With the growth in obesity, Type II Diabetes is steadily becoming more prevalent. According to the IDF Diabetes Atlas, diabetes is estimated to increase by 55% on a global level by 2035.
Diabetic patients are more than twice as likely to have a hearing loss compared to non-diabetics, regardless of age. Even though it is clear that hearing loss is a complication of diabetes, a hearing evaluation is often not recognized as a necessary referral when a patient is diagnosed with diabetes. Patients with diabetes do not receive treatment for their hearing loss as often as individuals without diabetes.
There are also twenty medications used to treat diabetes that can affect hearing and/or balance. The CDC has recognized and is including an audiological exam by an Audiologist as part of continuing care as of 2018.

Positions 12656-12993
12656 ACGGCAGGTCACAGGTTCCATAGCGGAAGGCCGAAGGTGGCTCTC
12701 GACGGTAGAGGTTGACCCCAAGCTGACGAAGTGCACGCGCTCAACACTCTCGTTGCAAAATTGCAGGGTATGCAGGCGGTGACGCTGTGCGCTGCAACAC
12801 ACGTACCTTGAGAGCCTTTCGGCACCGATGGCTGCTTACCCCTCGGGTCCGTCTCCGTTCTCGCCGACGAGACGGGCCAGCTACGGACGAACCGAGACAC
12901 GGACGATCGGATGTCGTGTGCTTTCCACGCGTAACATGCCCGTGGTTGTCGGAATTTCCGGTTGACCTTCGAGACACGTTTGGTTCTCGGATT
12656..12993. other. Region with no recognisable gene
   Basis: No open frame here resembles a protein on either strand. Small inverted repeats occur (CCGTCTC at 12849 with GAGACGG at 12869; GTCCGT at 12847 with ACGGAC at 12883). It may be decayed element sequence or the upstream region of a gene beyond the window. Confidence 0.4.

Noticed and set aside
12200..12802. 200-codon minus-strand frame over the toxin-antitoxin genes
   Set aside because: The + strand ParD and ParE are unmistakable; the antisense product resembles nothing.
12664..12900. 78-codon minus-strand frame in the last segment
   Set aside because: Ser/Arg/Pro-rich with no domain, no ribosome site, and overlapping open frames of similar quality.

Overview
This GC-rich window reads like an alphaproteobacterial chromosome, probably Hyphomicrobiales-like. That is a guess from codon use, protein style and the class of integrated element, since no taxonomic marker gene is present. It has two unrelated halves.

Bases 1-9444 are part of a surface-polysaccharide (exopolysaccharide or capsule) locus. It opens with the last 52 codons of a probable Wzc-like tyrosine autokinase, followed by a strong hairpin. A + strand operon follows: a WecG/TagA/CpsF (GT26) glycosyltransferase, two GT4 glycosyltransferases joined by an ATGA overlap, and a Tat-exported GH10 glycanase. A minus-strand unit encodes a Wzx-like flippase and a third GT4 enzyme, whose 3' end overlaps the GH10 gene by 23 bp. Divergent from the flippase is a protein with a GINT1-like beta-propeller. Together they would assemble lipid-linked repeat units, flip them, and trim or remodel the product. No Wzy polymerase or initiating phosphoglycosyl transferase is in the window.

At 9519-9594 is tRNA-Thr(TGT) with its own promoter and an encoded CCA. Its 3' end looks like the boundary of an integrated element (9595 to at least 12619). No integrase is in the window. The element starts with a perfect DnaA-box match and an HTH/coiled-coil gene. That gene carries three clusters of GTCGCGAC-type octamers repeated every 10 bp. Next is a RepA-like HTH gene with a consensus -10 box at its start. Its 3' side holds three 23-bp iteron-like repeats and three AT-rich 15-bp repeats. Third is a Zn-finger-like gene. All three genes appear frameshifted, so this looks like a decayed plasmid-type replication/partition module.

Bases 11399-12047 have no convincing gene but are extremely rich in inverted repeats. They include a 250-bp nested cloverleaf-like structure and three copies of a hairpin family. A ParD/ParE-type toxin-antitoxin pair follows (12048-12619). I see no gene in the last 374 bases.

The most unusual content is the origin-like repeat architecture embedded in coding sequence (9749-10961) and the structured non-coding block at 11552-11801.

When patients are diagnosed with diabetes, they should have a hearing evaluation performed by an Audiologist. It is also important that they have hearing evaluated annually, even if they had normal hearing initially because diabetic patients often have progressive hearing loss.
Diabetes can cause structural changes in the cochlea that result from microvascular changes. These microvascular changes also lead to nephropathy and retinopathy (numbness in extremities and vision problems). Type II Diabetics can have more changes in the inner ear than Type I and should be monitored annually.
It is essential that patients with diabetes have regular evaluations and are fit with hearing aids if they do have a loss. Hearing aids are important because untreated hearing loss leads to a higher incidence of dementia, depression, and social isolation. Patients that have been fit with hearing aids report benefits such as reduced frustration, less anxiety and depression, and better interpersonal relationships (National Council on Aging 1999).
For more information about diabetes-related hearing loss and/or hearing aids please contact Oro Valley Audiology, Inc by phone: (520) 825-4770 or email: email@example.com